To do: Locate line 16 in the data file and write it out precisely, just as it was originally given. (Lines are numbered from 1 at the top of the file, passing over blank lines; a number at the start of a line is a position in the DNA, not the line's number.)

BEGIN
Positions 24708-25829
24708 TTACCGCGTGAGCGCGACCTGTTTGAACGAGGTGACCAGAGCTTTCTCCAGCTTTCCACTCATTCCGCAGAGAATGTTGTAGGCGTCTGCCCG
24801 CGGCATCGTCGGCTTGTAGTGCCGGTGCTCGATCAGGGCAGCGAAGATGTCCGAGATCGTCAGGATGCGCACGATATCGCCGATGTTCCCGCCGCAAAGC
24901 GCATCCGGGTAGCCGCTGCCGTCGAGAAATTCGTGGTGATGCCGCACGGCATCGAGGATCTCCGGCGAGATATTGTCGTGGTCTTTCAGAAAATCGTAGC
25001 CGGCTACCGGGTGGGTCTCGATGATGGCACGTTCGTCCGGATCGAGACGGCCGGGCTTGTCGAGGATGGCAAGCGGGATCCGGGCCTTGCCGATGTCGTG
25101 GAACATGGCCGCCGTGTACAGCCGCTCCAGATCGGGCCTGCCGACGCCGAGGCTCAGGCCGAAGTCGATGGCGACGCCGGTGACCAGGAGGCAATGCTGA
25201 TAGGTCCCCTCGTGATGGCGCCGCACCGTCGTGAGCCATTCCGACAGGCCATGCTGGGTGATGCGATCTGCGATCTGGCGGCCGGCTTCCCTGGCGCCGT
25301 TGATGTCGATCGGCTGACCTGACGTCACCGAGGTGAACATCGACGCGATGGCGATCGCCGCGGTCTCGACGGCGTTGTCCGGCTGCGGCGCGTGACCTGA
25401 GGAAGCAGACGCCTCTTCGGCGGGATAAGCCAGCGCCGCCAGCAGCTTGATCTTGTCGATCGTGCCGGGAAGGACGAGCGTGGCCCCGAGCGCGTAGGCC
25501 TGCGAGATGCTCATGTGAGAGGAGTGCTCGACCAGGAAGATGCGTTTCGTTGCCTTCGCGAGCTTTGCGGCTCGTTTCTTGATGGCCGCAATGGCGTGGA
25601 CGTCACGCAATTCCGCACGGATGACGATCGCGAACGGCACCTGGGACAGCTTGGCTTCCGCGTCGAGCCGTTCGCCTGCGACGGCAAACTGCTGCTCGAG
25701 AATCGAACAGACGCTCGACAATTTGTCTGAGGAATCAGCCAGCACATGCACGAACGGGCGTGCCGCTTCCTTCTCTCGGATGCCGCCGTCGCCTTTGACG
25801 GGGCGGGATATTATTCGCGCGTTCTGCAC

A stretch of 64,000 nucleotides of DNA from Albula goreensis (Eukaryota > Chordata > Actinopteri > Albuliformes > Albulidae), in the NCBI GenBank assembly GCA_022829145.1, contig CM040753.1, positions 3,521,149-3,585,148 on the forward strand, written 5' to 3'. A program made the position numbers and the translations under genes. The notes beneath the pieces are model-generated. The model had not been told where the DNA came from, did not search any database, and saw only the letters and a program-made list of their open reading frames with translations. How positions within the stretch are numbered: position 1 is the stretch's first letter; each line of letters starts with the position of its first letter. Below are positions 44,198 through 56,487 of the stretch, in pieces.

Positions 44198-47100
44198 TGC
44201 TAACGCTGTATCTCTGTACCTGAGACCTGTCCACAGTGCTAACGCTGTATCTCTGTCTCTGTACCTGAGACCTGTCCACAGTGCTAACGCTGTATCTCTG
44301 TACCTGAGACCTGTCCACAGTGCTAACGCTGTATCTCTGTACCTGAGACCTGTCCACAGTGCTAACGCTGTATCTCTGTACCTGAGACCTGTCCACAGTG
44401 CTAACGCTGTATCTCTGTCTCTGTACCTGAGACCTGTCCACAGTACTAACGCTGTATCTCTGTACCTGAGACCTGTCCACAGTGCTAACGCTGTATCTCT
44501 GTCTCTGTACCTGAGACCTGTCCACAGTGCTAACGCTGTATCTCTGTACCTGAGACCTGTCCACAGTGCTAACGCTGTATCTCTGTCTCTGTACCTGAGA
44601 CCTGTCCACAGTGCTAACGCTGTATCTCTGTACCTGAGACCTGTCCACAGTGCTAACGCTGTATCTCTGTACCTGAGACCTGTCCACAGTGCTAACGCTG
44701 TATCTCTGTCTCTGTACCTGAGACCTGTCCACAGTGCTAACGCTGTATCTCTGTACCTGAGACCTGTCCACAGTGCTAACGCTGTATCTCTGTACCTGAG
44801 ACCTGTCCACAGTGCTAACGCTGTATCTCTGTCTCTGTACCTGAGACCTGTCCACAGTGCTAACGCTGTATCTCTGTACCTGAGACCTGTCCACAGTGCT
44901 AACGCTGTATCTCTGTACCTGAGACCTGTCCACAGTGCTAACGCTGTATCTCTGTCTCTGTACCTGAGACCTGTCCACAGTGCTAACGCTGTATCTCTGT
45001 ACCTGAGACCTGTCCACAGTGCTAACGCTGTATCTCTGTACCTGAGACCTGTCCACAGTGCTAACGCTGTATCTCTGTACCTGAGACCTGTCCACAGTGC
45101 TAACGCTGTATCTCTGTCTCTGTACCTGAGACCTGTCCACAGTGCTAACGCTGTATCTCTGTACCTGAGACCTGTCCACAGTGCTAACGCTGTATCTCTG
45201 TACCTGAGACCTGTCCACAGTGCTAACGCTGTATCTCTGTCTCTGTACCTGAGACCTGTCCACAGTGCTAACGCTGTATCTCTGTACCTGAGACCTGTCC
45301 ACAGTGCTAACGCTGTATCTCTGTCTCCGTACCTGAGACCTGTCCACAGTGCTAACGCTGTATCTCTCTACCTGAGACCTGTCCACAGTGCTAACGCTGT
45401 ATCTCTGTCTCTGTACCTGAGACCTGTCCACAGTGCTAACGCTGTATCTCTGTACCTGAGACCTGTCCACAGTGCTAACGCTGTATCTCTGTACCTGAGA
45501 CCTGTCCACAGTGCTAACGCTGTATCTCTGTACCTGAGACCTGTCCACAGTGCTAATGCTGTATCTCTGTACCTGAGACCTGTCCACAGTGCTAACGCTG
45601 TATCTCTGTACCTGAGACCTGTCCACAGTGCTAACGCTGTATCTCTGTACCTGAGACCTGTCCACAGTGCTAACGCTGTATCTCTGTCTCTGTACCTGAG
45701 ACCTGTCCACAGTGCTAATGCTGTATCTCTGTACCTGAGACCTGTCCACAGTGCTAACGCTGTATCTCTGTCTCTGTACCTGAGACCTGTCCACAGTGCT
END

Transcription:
44198 TGC